Of 176 countriesNigeriahas been ranked 169 worst place for a child to be born.
Internationally non-governmental organisation, Save the Children, stated this in its World’s Mother’s Report made available yesterday.
Its Country Director, Susan Grant, said the health of mothers determines how their babies would fare in life, adding that about 89,700 babies die the same day they are born in Nigeria.
She spoke during the launch of the report – tagged Surviving the first day – in Lagos.
Nigeria, she said, is rated 12th highest on babies who die on their first day across the world, which made it one of the riskiest places to be born and one of the countries with the most first-day deaths.
Grant said 12 per cent of under five deaths in the country take place on the day the child is born, adding that 34 per cent take place within the first month of birth.
“In Nigeria 14 out of 1,000 newborns die the same day they were born, which is higher than the regional average (12 per 1,000),” she said.
Grant said one million babies die on their first day, adding that all babies are at risk on the day they were born. “In every country, rich and poor alike, the day a child is born is by far the most dangerous single day of a child’s life,” she said.
The Democratic Republic of Congo is the world’s toughest place to raise children, the reports said.
Finland was named the best place to be a mother, with Sweden and Norway following in second and third places.
The charity compared factors such as maternal health, child mortality, education and income in 176 countries.
In India, over 300,000 babies die within 24 hours of being born, accounting for 29% of all newborn deaths worldwide, the report says.
The 10 bottom-ranked countries were all from sub-Saharan Africa, with one woman in 30 dying from pregnancy-related causes on average and one child in seven dying before his or her fifth birthday.
In DR Congo, war and poverty have left mothers malnourished and unsupported at the most vulnerable time of their lives.
The next worst countries listed were Somalia, Sierra Leone, Mali, Niger, Central African Republic, The Gambia, Nigeria, Chad and Ivory Coast.
In Democratic Republic of Congo, one in 30 women die from pregnancy-related causes, whereas in Finland it is one in 12,200
South Asia, which accounts for 24 per cent of the world’s population, recorded 40 per cent of the world’s newborn deaths
The charity identified lack of nutrition as key to high mother and infant mortality rates in sub-Saharan Africa, with 10-20 per cent of mothers underweight.
In contrast, the results showed that Finland as the best place to be a mother, with the risk of death through pregnancy one in 12,200 and Finnish children getting almost 17 years of formal education.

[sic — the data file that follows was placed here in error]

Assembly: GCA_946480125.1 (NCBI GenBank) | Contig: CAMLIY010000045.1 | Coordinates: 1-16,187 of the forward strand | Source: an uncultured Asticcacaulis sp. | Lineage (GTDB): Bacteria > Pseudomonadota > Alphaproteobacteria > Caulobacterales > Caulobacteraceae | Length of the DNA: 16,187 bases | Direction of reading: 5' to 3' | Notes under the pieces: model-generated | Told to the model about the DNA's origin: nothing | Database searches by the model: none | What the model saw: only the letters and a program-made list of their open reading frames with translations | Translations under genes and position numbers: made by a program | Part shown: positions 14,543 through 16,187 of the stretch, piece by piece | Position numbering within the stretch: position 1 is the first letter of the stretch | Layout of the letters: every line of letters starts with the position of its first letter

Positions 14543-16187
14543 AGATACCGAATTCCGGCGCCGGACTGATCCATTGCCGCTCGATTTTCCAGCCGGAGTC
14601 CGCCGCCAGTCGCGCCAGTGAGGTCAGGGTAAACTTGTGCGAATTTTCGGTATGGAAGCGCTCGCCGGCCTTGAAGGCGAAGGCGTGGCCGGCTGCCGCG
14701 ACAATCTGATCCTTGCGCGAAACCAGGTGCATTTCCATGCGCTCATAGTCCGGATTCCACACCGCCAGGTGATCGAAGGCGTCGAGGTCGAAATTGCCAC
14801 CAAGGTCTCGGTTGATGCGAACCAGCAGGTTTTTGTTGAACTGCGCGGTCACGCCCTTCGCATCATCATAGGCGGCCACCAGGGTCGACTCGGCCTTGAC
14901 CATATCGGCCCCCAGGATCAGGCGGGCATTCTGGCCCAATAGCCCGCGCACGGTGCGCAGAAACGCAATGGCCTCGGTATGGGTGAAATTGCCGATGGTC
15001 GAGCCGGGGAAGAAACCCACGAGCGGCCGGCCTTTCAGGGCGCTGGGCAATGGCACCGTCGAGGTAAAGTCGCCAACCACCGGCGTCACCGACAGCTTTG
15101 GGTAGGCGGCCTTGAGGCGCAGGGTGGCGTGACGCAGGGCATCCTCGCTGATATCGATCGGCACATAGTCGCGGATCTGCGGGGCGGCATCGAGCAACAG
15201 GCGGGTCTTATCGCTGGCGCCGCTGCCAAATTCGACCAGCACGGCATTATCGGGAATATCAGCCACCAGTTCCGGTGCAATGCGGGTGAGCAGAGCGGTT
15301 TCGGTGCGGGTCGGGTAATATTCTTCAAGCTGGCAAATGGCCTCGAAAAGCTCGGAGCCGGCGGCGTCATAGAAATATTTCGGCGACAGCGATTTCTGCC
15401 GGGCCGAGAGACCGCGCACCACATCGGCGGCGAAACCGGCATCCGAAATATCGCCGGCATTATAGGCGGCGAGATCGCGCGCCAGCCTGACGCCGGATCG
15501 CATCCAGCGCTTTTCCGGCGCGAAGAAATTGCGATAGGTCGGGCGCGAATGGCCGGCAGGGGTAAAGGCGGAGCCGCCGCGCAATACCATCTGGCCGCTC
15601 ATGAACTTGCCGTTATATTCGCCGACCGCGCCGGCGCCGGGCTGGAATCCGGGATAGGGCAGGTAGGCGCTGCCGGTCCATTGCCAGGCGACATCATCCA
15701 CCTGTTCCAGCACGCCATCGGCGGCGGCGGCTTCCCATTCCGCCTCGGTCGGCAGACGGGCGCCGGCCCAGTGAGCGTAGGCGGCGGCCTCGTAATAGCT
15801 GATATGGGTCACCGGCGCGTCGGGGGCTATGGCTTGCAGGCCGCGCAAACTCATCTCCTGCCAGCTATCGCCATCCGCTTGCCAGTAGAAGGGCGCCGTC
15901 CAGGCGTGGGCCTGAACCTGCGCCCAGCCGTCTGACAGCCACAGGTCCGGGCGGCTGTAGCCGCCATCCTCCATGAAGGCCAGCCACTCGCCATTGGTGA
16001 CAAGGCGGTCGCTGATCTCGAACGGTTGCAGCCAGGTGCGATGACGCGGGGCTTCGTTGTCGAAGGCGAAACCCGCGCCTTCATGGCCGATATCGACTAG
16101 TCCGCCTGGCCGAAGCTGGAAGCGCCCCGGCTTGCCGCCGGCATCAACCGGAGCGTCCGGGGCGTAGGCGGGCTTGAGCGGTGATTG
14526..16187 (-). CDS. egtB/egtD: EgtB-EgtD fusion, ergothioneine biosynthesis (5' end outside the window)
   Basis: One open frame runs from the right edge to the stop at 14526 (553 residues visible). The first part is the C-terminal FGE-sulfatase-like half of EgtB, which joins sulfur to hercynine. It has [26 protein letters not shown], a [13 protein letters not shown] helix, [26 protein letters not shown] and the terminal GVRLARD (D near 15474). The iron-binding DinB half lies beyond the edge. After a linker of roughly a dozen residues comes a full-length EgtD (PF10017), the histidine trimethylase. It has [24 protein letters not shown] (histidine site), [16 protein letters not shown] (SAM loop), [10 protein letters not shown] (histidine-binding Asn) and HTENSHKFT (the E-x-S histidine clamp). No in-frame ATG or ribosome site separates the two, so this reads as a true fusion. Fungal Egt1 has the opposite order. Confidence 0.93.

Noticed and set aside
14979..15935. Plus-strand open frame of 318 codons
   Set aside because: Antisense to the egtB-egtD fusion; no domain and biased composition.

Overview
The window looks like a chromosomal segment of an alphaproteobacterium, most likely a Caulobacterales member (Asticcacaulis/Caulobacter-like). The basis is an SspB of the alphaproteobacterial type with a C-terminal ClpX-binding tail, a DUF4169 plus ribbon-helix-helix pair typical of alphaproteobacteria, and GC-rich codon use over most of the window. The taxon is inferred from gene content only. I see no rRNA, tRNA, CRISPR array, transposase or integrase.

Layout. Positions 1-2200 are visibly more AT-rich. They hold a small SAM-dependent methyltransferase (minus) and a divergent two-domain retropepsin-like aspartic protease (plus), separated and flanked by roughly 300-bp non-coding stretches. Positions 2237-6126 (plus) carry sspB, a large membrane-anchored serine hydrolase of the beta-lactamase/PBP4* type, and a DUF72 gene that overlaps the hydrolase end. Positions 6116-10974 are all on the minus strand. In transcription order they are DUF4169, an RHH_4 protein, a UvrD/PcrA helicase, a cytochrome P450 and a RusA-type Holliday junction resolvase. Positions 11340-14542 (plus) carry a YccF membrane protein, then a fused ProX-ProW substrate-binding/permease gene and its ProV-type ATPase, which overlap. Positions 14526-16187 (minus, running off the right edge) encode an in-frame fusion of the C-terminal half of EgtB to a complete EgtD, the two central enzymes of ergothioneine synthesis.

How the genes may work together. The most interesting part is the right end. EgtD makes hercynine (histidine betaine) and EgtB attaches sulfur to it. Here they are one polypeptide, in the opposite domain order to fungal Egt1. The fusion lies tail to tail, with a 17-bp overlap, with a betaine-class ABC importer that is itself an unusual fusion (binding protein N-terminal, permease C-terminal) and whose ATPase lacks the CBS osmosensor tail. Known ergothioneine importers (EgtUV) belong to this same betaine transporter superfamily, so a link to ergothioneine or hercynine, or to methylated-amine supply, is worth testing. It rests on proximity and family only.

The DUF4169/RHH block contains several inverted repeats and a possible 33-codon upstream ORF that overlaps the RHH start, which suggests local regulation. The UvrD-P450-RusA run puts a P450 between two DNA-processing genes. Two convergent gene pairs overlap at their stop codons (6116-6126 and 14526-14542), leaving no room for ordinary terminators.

Sweden, Norway, Iceland and The Netherlands were also among the top 10, with the United States trailing at 30.
Surprisingly, the report found that the US has the highest death rate in newborns in the industrialised world, with 11,300 babies dying on the day they are born each year.
The charity attributed the trend party to the US’s large population, as well as the high number of babies born too early. The US has one of the highest preterm birth rates in the world at a rate of one in eight.
The report also found that mothers and babies die in greater numbers in South Asia than in any other region with an estimated 423,000 babies dying on the day they are born each year.
India also has more maternal deaths than in any other country with 56,000 per year.
“In India… economic growth has been impressive but the benefits have been shared unequally,” the report said.
On the way forward, Grant said there are low cost solutions to the problem such as application of chlorhexidine (CHX) gel to prevent infections.
Others are: prenatal corticosteriods, resuscitation device and injectable anti-biotics.
Dr Abimbola Williams, the Senior Maternal and Newborn Health Manager of the organisation, recommended the identification of underlying causes of maternal and child deaths, investment in health workers and technological solution as way forward.
The recommendation include: strengthening the health system and increase commitments and funding to save mother and child and passage and implementation of the National Health Bill (NHB).
She said there has been decrease in under – five mortality, stressing that this was not sufficient for the country to achieve the Millennium Development Goal (MDG), muted in 1990 to reduce child mortality rates by two-thirds by 2015. “An estimated 396,500 first-day deaths occur in sub-Saharan Africa yearly. This is 38 per cent of the world figure and it is the second-largest regional share after South Asia (40 per cent). Nigeria has a huge number because of its population,” she added.
Lagos State Commissioner for Health, Dr Jide Idris, who inaugurated the report, said the state would increase budgetary allocation to health care andensure the implementation of the report’s recommendations.
He said the issue of access to health facilities would be addressed, adding that the state was committed to reduce maternal and child death to zero. “There will be increased physical and social-cultural access to healthcare facilities in Lagos,” Idris assured.